Learn Before You Try

by baladmin | August 21, 2013

Has the high of heroin appealed to you? Are you curious to find out for yourself just how amazing the high from heroin can be? What’s the appeal of a drug that seems to ruin people’s lives?

Before you experiment with any drug, you should have some knowledge of the potential consequences. What can you expect, what will be happening to your body and brain, and how likely are you to want to do that drug again and again?

Heroin is a powerful drug. While the substance itself is not the most dangerous of all the available “street drugs”, the lifestyle associated with it and the behavioral choices that often accompany the drug’s use make the choice to use heroin one worth thinking through.

The High

Opiates, like heroin, kill pain. The class of drugs was initially used to help people who were suffering from acute pain after an accident or injury, and for treatment of chronic pain, which now often applies to cancer patients.

The euphoria that users describe is always the best the first time using heroin. After that, using is always a failed attempt at recapturing that first time’s feeling. Chasing the dragon is one term used to describe that process. The dragon can never be caught.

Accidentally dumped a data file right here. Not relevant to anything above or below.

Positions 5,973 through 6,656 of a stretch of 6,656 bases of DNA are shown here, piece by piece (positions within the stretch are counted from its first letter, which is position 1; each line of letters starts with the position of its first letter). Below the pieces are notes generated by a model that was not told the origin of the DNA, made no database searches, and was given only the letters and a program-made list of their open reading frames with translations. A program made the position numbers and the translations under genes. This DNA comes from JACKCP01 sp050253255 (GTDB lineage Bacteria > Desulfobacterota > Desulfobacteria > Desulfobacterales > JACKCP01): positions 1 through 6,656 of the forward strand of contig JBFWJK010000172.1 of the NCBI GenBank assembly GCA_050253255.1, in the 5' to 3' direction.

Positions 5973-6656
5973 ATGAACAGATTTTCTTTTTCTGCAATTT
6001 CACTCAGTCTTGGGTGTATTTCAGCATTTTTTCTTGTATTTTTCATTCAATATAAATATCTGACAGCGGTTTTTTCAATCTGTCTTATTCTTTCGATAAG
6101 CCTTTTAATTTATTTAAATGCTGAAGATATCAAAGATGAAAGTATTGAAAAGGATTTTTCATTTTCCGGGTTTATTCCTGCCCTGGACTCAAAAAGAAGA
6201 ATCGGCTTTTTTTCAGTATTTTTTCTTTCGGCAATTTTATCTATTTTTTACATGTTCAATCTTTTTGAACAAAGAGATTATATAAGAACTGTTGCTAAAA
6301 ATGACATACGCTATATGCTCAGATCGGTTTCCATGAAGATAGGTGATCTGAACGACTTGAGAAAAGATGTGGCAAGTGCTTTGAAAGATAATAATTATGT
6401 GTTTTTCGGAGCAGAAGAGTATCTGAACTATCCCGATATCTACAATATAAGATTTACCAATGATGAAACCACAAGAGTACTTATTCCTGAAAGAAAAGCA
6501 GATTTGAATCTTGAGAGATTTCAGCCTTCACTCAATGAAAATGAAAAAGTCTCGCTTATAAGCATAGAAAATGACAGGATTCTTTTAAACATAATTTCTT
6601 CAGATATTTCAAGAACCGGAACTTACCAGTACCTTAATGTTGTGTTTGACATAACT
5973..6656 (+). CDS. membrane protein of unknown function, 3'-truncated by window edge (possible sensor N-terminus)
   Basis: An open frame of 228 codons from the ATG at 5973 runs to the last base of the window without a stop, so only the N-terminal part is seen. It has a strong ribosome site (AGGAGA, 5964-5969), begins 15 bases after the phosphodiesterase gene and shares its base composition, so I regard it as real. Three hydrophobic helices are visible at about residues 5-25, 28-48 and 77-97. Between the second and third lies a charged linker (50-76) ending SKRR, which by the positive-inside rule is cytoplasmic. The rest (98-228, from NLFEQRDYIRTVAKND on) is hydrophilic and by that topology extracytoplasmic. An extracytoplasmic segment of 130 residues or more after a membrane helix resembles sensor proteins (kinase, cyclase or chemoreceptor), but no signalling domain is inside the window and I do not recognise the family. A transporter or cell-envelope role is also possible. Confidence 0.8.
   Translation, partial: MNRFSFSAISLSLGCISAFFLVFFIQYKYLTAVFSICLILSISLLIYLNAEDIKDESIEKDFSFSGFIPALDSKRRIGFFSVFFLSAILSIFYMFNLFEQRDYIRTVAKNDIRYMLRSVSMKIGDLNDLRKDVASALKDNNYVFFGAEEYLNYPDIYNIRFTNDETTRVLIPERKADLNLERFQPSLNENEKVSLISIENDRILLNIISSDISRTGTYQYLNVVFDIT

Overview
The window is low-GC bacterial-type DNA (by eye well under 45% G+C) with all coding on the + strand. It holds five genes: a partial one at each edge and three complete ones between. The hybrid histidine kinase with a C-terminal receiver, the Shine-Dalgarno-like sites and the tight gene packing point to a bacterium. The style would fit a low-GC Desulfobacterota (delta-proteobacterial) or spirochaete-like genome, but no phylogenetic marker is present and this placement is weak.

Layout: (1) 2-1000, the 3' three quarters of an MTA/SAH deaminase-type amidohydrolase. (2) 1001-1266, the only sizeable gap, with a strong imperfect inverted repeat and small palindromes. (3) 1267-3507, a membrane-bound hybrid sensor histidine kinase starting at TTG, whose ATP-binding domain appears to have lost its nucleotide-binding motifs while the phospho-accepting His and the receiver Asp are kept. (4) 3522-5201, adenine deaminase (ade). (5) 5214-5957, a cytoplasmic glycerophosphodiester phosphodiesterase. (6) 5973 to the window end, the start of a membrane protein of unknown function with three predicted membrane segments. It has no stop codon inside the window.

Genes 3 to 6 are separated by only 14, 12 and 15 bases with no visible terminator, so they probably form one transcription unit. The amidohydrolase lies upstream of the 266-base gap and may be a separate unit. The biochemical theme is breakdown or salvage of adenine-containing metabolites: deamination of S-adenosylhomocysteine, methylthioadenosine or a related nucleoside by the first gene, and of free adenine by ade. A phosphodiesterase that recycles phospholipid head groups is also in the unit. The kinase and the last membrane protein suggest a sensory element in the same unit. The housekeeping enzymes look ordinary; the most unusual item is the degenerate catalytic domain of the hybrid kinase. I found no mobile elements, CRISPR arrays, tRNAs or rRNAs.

The Danger

Heroin side effects are enough to stop someone from even trying the drug, but young people rarely know the true risk. In an effort to get high or escape from a painful reality, instead of learning the potential heroin side effects, the drug is used, and a desire for more begins.

Heroin can be smoked, snorted, or injected. In any route of administration, the possible side effects of short-term use are:

    • Impaired mental functioning

    • Slowed respiration/shallow breathing

  • Uncontrollable feelings of an itching sensation, often leading the user to scratch and pick at their own skin to the point of bleeding

When the drug is used more, to the point of physical dependence, abuse, or addiction, the heroin side effects list expands to include:

    • Seizures

    • Collapsed veins

    • Heart problems, including infection of heart lining and valves

    • Tissue death

    • Infectious diseases spread by shared needles, mainly HIV and Hepatitis B or C

    • Chronic pneumonia or other pulmonary diseases

    • Blood clots

    • Bacterial infections

    • Liver disease

    • Arthritis and other rheumatologic problems

  • Seizures

Understanding the risk you take by even trying heroin may save you from a life of drug abuse and addiction.

photo credit: SB!